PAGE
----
A metronome ticks time. Not for the student, but for the teacher, who plays a short piano melody. Without missing a measure, the student follows with an improvised, yet derivative, cello run. The student plays the same run again, and then again. “I have it looping, actually, so you can hear the response over and over again,” says the teacher, Jesse Engel, a computer scientist with Google Brain. “And you can hear some similarities with what I played, but it’s not doing the job of trying to replicate what I played. It’s trying to continue it in a meaningful way.”
The student here is an artificial intelligence algorithm; the instrument, a synthesizer. And the real lesson is teaching an audience of hundreds how computers might someday become capable of producing real works of art. Engels is onstage at NYU’s Skirball Center for the Performing Arts as part of the 2017 World Science Festival, along with three likeminded experts. Each of them is there to showcase how they nurture creativity in computers.
Which begs the question: What is creativity? The broadest definition is any nonlinear solution to a problem. Music is a creative way of making noises that sound pleasant. Language is creative communication. Airplanes are a creative solution to the problem of flight. “But the fact that we can build airplanes that fly faster and higher than birds does not necessarily explain how birds fly, or how they evolved to fly,” says Peter Ulric Tse, a neuroscientist at Dartmouth College. Tse is onstage with Engel, but rather than using AI to tackle a creative endeavor, such as music, he believes they are a vehicle for understanding the nature of creativity itself.
In humans, creativity evolved mysteriously. Homo sapiens became a distinct species around 200,000 years ago. Our ancestors’ characteristic (or, sapient, if you will) feature was their huge foreheads: the site of the frontal cortex, where high-level reasoning occurs. But the earliest indications of creativity in humans didn’t appear until relatively recently. A sculpture of a human with a lion’s head—one of the earliest examples—dates to around 40,000 years ago. That, and other archaeological evidence from the same time period means we Homo sapiens likely spent most of our evolutionary history with unrealized creative potential. However, no physical evidence exists to explain what flipped the switch. “Thoughts don’t leave fossils, neurocircuits don’t leave fossils,” says Tse. “All we have are bones and skulls and artifacts.”
Artificial intelligence’s path towards creativity probably won’t ever fully explain how it evolved in humans. At most, it will give neuroscientists like Tse ways to examine the problem laterally. But it could help scientists understand creativity’s theoretical limits. Lav Varshney, another member of the onstage panel, is working on a mathematical theory of creativity. “The way I’ve been defining it is things that are both novel, and of high quality in their domain,” says Varshney, an engineering theorist at the University of Illinois Urbana-Champaign. For example, a new kind of food.
In the case of cuisine, Varshney says he trains his AI to measure “goodness” based on things like hedonic psychophysics—a branch of research that studies the molecular properties of human flavor perception. He does similar work in fashion, feeding his algorithm information on color matching, and so on. And according to his research, creativity has theoretical limits. Varshney says that as you increase the value of both quality and novelty, you get more and more noise. That is, it becomes harder and harder to distinguish the newness, and the goodness, of a thing. This probably explains why the avant garde is so … well, avant garde.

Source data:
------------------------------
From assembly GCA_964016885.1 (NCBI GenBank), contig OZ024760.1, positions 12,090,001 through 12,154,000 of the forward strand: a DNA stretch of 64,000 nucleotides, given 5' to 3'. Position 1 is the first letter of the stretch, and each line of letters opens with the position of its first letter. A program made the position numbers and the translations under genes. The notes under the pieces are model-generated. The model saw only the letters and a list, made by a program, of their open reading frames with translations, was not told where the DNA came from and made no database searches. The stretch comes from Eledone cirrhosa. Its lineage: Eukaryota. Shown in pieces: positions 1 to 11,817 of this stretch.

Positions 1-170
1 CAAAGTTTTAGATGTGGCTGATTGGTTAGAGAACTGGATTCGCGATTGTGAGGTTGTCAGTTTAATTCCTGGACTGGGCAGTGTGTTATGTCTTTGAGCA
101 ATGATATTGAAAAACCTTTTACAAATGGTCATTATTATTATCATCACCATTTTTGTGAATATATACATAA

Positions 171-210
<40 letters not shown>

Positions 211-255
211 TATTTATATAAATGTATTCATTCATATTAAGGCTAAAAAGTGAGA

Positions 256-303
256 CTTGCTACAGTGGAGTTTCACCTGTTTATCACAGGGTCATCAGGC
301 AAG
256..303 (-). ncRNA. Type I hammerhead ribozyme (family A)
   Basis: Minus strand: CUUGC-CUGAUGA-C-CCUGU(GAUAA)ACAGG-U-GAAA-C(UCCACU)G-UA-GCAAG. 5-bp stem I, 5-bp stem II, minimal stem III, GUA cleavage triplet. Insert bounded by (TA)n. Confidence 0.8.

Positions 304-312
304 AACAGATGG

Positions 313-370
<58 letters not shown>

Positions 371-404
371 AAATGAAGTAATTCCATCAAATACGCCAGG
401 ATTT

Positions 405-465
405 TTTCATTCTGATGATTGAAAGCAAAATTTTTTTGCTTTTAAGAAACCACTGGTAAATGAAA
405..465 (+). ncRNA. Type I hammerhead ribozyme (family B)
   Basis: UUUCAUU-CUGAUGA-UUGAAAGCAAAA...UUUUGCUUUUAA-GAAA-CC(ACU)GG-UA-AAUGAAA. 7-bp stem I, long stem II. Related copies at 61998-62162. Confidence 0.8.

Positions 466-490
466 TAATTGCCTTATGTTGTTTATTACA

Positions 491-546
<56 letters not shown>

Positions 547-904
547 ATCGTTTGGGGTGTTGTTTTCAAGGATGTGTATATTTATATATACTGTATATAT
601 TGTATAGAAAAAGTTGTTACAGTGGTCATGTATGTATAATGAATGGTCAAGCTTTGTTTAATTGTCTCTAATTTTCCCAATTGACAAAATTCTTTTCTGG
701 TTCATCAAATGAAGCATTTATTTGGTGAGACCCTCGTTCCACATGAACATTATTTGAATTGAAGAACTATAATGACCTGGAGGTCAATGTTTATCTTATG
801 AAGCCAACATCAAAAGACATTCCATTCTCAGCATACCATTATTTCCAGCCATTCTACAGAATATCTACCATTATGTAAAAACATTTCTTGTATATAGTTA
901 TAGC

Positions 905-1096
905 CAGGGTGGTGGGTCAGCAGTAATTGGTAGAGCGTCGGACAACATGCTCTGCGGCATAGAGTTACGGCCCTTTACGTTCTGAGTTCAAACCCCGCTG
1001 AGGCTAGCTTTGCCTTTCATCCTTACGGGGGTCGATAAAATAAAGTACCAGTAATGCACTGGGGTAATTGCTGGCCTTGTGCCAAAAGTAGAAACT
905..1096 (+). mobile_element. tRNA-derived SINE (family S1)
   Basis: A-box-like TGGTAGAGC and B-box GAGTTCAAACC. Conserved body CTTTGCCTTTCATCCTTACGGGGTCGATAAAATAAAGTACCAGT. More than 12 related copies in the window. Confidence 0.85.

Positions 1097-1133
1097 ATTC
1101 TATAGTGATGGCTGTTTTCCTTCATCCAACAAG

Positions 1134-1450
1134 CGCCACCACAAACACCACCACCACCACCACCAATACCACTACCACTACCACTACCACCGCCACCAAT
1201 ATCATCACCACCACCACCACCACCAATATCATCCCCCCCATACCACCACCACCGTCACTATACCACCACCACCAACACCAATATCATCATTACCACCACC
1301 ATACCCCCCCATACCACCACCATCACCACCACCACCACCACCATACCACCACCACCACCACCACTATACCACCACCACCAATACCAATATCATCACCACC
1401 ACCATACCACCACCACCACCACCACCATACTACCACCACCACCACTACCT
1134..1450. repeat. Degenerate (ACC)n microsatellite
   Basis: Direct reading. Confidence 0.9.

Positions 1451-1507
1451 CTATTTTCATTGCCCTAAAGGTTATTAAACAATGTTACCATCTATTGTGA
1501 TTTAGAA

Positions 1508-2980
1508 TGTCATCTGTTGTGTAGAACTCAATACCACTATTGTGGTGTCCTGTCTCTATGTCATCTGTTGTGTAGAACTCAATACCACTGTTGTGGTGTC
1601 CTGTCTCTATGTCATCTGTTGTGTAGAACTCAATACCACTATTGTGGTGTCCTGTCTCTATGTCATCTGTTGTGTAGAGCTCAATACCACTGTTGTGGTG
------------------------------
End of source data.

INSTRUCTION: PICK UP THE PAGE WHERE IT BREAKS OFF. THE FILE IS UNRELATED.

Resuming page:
Like Engel, Varshney is also teaching algorithms to compose music. On stage, he demonstrates one that is learning to compose in the style of Bach. But, he points out, this is not pure creativity. The computer learns by having another algorithm—a teacher—progressively introduce constraints—here are different available instruments, these are chords, this what it means to sing in soprano. In essence, the algorithm is replicating Bach’s creativity based, not evolving its own creative genius. As such, AI algorithms are best suited to be creative collaborators.
Which is exactly what Sougwen Chung displays next. Chung is a visual artist, currently an in residence at Bell Labs, who draws with a robotic arm assistant. “I’ve had a lot of human collaborators, and thought it was time to switch it up a little bit,” she says. Watching the pair—woman and machine—work together is mesmerizing. At first it looks like the arm is mirroring her strokes. But as a piece progresses, you see that the arm has its own style. Yes, a style that is derivative of Chung’s—but still not the same.
When Chung first started using the robotic arm—called DOUG—she thought the collaboration itself might be part of the artistic performance. However, she now believes the arm is pushing her to consider new creative frontiers. “When I collaborate with this algorithm, there’s a real randomness and sense of unpredictability to it, and a lack of understanding that’s kind of exciting,” she says.
If that kind of freedom is at the heart of creativity, the next logical question is whether algorithms could ever eclipse human creativity. Engel, who has settled back into his seat after his performance, seems to think the answer is no. “The intentionality is human on both ends of the spectrum,” he says. That is, humans are both the input and the consumer for anything a computer creates. “You can treat it more like a garden,” he says. You control the garden at a high level: planting seeds, watering it, pruning as necessary. But the garden grows on its own.